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Massachusetts reporter Joe Reppucci's news and resources for those who love pets
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Joe Reppucci of Lexington, Mass., writes about dogs and keeping them a healthy part of the family. He has worked as a reporter and editor on major daily newspapers in the Boston area for more than 30 years and is a graduate of Lexington High School ...
The Dog Blog
Joe Reppucci of Lexington, Mass., writes about dogs and keeping them a healthy part of the family. He has worked as a reporter and editor on major daily newspapers in the Boston area for more than 30 years and is a graduate of Lexington High School and of Suffolk University in Boston. He writes often about nutrition, behavior and saving money on pet supplies and insurance.
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June 1, 2013 12:01 a.m.

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Simple ways to keep pets comfy in hot weather
Pet parents can take some simple actions to help their dogs better cope with hot weather, an animal welfare official says.
Careful planning of outdoor activities, such as walks and hikes, and proper grooming can go a long way toward keeping your dog comfortable in hot weather, says Gail Furtado, president of Forever Paws Animal Shelterin Fall River, Mass.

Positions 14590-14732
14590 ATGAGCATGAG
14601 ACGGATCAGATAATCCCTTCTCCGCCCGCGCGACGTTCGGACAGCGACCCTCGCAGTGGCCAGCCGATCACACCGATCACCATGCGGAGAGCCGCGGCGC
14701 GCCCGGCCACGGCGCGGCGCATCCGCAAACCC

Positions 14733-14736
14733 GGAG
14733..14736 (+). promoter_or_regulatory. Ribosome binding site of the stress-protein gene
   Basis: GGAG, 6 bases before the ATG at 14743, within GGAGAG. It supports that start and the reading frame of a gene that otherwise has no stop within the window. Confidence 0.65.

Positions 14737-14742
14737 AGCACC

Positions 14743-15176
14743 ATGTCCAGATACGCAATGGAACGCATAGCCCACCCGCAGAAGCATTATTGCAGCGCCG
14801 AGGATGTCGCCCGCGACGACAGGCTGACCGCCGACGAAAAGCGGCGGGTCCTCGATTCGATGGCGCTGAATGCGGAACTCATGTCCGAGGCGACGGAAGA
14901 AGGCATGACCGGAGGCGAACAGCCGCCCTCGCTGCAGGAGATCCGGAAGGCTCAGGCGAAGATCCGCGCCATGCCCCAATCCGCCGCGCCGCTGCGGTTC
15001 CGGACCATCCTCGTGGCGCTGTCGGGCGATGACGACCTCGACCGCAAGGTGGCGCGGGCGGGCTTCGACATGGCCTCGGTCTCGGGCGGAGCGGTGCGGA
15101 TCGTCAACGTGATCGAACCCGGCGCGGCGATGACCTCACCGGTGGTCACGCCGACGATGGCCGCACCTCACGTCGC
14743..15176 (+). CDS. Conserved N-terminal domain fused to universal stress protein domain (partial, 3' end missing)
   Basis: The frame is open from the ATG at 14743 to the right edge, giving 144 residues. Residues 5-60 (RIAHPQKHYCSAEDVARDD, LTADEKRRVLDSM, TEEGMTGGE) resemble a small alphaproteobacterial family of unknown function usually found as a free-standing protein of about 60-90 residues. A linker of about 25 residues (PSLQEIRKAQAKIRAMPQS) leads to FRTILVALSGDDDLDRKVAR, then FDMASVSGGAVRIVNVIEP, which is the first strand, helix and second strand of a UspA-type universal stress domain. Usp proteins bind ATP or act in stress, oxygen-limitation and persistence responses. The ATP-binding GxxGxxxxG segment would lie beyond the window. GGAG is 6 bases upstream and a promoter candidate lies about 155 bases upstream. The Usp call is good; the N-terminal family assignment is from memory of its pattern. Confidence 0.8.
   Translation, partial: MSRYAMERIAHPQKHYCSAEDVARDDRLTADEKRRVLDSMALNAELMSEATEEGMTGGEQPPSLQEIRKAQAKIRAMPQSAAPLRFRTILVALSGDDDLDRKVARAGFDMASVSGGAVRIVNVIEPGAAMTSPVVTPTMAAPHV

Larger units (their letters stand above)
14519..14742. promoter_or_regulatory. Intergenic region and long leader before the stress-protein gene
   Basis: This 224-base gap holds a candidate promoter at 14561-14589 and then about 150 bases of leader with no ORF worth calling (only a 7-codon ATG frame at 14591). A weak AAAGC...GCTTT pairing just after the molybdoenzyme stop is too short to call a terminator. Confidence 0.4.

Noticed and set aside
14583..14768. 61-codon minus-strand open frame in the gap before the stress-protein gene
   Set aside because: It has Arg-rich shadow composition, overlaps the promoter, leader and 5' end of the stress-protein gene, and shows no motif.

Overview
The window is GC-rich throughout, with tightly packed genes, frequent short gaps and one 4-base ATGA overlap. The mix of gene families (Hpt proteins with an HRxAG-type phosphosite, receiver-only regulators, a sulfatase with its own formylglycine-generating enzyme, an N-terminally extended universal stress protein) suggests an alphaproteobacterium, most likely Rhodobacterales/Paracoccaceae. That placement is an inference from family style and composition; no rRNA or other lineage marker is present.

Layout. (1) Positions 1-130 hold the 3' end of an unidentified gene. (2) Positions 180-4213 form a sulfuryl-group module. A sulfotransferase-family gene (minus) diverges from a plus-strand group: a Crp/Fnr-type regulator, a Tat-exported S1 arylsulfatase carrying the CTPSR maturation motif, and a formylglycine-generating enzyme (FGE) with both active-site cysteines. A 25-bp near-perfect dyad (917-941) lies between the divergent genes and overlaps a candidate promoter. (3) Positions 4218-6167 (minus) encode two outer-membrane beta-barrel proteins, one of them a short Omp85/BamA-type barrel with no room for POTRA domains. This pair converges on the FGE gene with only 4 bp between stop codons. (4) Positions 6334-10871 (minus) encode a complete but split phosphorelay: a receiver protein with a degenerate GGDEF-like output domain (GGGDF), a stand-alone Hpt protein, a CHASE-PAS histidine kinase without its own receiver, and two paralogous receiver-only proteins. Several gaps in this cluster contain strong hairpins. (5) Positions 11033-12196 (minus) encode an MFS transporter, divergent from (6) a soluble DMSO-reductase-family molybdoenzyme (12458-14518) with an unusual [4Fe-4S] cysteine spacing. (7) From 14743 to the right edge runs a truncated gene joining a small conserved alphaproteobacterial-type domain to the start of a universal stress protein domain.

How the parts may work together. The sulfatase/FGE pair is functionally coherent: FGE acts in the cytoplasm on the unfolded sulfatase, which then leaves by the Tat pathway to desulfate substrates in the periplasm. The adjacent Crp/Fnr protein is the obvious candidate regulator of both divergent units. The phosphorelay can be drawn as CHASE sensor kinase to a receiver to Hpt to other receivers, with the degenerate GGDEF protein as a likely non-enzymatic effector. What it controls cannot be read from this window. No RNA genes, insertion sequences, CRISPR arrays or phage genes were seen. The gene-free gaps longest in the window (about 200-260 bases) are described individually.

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"Either go for walks early morning or later evening when it is cooler, Ms. Furtado told MySetterSam.com in an interview. "Swimming is a good summer day activity, as long as your dog knows how to swim (not all dogs know how to swim)."
During the hottest parts of the day, pets should avoid exercise and they should be keep indoors, preferably in a cool room, Ms. Furtado said. "Having an area inside the home that is air conditioned is ideal. Having plenty of fresh water available is important."
And she also has a tip to help keep active pets occupied while they are confined to the house. "Keep your dog busy in your home with nose work," Ms. Furtado said. "Hide some treats in boxes or paper bags and have them sniff around to find them. This keeps their minds busy. Kong toys are also a good tool to keep a dog's mind busy while being indoors."
Proper grooming can also play and important role in keeping a pet comfortable in hot weather, Ms. Furtado explained. "Getting your dog's coat ready for the summer and winter do vary. In the summer, a dog is thinning out their coat and shedding. Keeping them bathed and brushed will maintain their summer coat. Grooming a long-haired dog to a shorter cut will help to keep the dog cooler."
However, pets should never be shaved down, because, like people, they are susceptible to sunburn if their skin is exposed, Ms. Futado said. "UV rays can cause sunburn in dogs, too."
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Ms. Furtado also says seasonal allergies can be a big problem for some pets during the warmer months of the year. She recommends consulting with a veterinarian if you notice your pet scratching at its back, tail and ears; licking or chewing its paws; or if its skin looks red or scabby. Other allergy symptons can include runny eyes, sneezing and wheezing.
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